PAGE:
European Ruling may Hit BSkyB and ESPN Soccer Deals
Cross-border restrictions on soccer match access contravene freedom rules, court says.
LONDON – A tenacious pub landlady, satellite decoder cards and a lengthy six-year legal battle could mean a major shakeup for Premier League soccer’s contracts with broadcasters BSkyB and ESPN.
The European Court of Justice, the highest court on the continent, ruled Tuesday that national laws in member states such as the U.K. which prohibit the import, sale or use of foreign decoder cards to access soccer from abroad are contrary to the freedom to provide services.
The court decision could trigger a major shake-up for Premier League soccer – the league with Liverpool, Chelsea, Arsenal and Manchester United among its teams -- and its current exclusive agreements with Sky Sports and ESPN, paving the way to cheaper viewing of foreign broadcasts for fans of top-flight English games.
The Court decision came after an English pub landlady Karen Murphy took her case to the ECJ after she was forced to pay nearly £8,000 ($12,000) in fines and costs for using a cheaper Greek decoder in her Portsmouth pub to bypass controls over match screening.
She argued the ruling violated her rights as an EU citizen. The ECJ agreed.
But while the ruling appears to open up opportunities for individuals to watch overseas broadcasts at home, it remains unclear whether in future games can be shown in pubs using foreign decoders and broadcasts, as the ruling also threw up a number of copyright issues.
The ECJ said national legislation, which banned the use of overseas decoders, could not "be justified either in light of the objective of protecting intellectual property rights or by the objective of encouraging the public to attend football stadiums".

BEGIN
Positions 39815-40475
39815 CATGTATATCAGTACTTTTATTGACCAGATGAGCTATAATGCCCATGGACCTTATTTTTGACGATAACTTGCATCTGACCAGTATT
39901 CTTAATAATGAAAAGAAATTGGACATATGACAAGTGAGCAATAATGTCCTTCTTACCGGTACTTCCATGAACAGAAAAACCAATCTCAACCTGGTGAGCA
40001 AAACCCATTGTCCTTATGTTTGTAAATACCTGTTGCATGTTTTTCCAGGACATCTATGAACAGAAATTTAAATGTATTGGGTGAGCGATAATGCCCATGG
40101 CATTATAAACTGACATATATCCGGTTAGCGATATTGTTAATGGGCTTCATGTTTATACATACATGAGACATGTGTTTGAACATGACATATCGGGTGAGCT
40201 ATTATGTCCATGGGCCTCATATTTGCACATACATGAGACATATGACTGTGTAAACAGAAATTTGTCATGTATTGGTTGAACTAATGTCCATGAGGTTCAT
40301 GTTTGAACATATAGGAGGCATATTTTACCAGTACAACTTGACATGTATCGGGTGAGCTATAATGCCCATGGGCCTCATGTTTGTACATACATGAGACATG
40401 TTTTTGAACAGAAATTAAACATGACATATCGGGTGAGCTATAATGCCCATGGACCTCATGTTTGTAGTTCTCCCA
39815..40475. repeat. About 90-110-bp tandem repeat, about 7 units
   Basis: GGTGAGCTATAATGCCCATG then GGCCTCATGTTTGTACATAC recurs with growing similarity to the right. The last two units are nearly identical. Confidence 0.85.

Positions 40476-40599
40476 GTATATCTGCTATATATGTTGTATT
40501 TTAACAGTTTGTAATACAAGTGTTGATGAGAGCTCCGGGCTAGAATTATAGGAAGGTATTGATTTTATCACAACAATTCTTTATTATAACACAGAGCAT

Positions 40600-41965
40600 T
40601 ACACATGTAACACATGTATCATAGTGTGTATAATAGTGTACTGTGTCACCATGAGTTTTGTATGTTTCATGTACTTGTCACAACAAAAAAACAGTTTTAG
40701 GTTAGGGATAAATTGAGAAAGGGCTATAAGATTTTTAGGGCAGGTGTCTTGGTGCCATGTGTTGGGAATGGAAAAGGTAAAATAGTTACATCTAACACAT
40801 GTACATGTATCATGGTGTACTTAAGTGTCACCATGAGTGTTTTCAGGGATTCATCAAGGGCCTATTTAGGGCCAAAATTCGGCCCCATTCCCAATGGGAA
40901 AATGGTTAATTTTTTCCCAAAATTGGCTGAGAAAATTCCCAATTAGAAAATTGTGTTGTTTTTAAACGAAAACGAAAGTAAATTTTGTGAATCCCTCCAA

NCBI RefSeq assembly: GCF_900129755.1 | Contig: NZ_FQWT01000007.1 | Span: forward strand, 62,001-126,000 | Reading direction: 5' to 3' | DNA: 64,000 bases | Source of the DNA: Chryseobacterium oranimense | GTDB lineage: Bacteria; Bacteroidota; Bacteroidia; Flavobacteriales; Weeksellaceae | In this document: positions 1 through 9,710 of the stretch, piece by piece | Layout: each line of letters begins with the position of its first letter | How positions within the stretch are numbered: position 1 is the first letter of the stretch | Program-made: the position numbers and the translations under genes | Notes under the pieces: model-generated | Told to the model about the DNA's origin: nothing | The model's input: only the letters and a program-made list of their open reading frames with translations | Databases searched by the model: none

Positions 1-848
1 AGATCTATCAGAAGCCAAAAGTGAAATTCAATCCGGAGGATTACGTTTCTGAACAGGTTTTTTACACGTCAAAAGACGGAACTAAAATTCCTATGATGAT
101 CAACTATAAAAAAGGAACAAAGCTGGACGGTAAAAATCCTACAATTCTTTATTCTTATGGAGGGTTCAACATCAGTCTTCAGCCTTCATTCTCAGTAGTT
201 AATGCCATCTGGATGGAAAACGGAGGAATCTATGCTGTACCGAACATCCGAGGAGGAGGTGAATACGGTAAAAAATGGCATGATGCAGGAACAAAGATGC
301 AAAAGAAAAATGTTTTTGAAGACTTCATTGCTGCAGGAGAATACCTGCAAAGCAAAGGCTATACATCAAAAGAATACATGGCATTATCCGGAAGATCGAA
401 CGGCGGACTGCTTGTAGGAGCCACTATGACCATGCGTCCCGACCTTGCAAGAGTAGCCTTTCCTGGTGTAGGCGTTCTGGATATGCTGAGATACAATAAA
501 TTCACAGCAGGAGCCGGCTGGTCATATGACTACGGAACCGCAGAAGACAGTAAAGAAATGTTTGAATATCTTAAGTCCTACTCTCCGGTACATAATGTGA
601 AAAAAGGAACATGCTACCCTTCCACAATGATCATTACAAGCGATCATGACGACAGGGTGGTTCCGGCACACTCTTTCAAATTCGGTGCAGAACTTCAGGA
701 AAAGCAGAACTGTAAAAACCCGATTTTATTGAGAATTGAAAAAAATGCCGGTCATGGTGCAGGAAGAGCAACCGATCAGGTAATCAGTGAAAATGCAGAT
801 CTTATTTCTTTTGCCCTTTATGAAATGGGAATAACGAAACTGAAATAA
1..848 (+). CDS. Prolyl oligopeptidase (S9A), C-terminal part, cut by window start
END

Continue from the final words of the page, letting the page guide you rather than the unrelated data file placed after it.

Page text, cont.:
Murphy told the BBC she was relieved to have won this round and that she felt she had “taken on the Premier League and Sky."
The ECJ findings will now go to the High Court in London, which had sent the matter to the ECJ for guidance, for a final ruling.
It is unusual for a member state’s High Court to pass a different judgment from one provided by the ECJ.
But the ECJ did add that while live matches were not protected by copyright, any surrounding media, such as any opening video sequence, the Premier League anthem, pre-recorded films showing highlights of recent Premier League matches and various graphics, were "works" protected by copyright.
To use any of these extra parts associated of a broadcast, a pub would need the permission of the Premier League.
It remains to be seen whether pubs could broadcast match action without using any of these Premier League "extras" and thus breaching the league's copyright.
By ensuring that its branding was on screen all the time, the league may be able to claim pubs were in breach of this ECJ ruling on copyright.
Industry insiders say the Premier League, aware of the potential court decision, is assessing how to sell TV rights going forward.
BBC sports editor David Bond said on the face of it, the ruling “looks like a blow for the Premier League and... broadcasters Sky and ESPN."
Speaking on the lunchtime news bulletin Bond also added the ruling paints a confused picture and may take years to shake out.
The Premier League's television income from mainland Europe is reported to be around £130 million ($200 million), less than 10% of its total £1.4 billion ($2.4 billion) overseas rights deal.
The court decision could have a significant repercussions for other rights holders outside of sport, with life potentially getting more difficult for the movie industry, which also sells its product on an country-by-country basis.
BSkB paid a figure reported to be in excess of £1 billion ($1.5 billion) in February 2009 to retain the live television rights to the majority of the biggest Premier league matches from 2010 until 2013.
ESPN, the Disney-owned broadcaster paid just south of $150 million) for a package of 46 games in the same year and also sealed a deal for a package of 23 games for three seasons from 2010 in a separate deal.
A BSkyB spokesman said: “This is a case about the licensing arrangements of bodies like the Premier League. It will have implications for how rights are sold across Europe in future, which we are considering. As a broadcaster, it will remain our aim to secure high-quality content for our customers based on the rights available to us.”
ESPN could not be reached for comment at time of going to press.